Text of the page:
I was raised by two children of the 1960s peace movement in America. My parents protested the Vietnam War war and were tear-gassed and arrested in protests in Washington, DC. I’ve always described my mother’s belief system as more similar to Quaker than Greek Orthodox. It is no surprise then that the children they raised wouldn’t grow up an join the armed forces. We were never told not to do it and we all know they’d have supported our decision to join up if we chose to. The reason is despite their peace-loving nature they were the children of Veterans. They appreciate the sacrifice that our service members have made and continue to make on behalf of the rest of us. We want to thank our vets today for all that they have done.
We haven’t forgotten that this is a travel blog, so here we go…
Veterans Day was conceived as a way to honor all those who served in the Great War or World War I. The war was mainly fought in Europe, Anatolia and Arabia. You can visit and tour many of these battlefields today, especially in Europe. The National World War I Museum and Memorial hosts a top-rated tour of the European theater. The tour takes you to the battlefields of Saint-Mihiel and the battlefield of Verdun, where future U.S. President Harry S. Truman served as well as famed tank commander George Patton. You will also get to walk in the footsteps of Sgt. Alvin York whose exploits have grown like a myth since a movie following his service starring Gary Cooper was released in 1941. The trip also visits cemeteries like Romangne-sous-Montfaucon.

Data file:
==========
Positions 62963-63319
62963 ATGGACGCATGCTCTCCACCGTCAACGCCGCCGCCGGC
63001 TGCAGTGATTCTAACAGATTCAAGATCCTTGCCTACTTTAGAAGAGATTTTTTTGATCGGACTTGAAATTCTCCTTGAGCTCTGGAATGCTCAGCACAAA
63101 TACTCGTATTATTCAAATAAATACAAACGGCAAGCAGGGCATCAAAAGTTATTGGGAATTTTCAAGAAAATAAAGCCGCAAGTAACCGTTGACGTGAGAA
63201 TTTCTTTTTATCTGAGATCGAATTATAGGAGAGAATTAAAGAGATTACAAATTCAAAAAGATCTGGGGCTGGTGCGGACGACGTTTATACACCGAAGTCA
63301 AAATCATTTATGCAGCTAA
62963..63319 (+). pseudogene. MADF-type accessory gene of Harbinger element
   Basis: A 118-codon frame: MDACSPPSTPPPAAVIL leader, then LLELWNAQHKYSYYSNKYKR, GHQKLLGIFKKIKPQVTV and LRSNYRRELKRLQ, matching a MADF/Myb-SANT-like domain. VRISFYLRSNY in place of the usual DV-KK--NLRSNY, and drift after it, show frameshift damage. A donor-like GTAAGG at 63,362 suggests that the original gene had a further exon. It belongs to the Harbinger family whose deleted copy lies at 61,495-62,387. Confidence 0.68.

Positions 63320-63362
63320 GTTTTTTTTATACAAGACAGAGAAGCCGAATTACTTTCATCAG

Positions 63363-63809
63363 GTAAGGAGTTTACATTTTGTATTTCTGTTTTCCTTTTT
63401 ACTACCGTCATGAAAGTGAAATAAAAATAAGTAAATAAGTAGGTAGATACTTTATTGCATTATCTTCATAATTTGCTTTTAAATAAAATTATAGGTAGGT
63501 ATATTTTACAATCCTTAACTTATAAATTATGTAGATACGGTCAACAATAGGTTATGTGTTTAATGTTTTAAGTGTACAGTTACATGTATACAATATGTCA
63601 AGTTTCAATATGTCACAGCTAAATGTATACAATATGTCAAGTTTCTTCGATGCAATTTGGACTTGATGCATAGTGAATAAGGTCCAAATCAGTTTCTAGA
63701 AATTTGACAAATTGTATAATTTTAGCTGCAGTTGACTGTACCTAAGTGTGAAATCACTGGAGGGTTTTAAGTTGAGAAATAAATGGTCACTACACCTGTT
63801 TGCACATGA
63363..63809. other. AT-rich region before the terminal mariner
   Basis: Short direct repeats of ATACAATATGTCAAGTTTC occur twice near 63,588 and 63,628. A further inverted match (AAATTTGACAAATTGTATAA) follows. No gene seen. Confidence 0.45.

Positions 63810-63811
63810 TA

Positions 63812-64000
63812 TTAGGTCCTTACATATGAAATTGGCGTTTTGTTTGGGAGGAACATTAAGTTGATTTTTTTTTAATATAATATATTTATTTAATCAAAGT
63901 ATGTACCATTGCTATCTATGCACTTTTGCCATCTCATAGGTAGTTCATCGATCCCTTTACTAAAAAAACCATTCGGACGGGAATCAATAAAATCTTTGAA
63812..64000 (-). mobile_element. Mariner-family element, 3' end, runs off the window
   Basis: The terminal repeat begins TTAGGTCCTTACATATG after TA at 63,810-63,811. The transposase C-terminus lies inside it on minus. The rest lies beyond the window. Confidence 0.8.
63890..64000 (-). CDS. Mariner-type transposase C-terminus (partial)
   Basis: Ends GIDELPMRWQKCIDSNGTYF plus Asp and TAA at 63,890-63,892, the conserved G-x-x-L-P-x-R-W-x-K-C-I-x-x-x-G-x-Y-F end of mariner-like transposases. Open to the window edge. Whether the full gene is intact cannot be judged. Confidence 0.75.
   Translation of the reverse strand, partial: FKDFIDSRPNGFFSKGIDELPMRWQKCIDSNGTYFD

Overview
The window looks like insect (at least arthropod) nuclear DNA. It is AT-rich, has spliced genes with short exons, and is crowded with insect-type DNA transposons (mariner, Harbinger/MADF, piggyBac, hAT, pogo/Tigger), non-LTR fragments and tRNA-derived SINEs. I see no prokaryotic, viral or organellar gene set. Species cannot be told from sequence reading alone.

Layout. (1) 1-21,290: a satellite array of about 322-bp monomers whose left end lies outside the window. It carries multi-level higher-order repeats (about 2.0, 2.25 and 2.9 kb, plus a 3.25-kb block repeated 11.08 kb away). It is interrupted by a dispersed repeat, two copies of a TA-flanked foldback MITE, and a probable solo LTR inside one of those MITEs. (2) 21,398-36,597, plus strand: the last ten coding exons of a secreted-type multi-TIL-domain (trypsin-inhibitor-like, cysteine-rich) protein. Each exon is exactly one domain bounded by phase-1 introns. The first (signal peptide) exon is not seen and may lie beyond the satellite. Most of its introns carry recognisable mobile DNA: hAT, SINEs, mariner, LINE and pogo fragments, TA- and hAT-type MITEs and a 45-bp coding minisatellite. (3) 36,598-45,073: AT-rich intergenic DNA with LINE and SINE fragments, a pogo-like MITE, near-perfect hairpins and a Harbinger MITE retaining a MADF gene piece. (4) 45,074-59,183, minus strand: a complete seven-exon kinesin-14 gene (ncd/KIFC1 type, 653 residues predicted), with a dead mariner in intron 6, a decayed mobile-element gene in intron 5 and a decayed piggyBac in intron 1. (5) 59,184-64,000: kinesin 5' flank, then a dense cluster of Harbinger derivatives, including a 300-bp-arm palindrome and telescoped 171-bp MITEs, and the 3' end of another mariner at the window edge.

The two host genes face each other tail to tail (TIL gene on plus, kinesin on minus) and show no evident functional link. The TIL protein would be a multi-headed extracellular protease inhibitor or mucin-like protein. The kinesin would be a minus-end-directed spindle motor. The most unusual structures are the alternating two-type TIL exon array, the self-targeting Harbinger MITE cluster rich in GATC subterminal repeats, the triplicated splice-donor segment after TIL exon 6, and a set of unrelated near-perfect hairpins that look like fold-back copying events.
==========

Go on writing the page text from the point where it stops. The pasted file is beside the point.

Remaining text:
If you have the chance to visit a military cemetery from a war your ancestors fought in, take a moment as you stand surrounded by those who never came home to think about how close you came to never existing. I had a great-grandfather fight in the first world war and two who fought in the second. A bullet, an infection, a cloud of poison gas and my life never would have happened.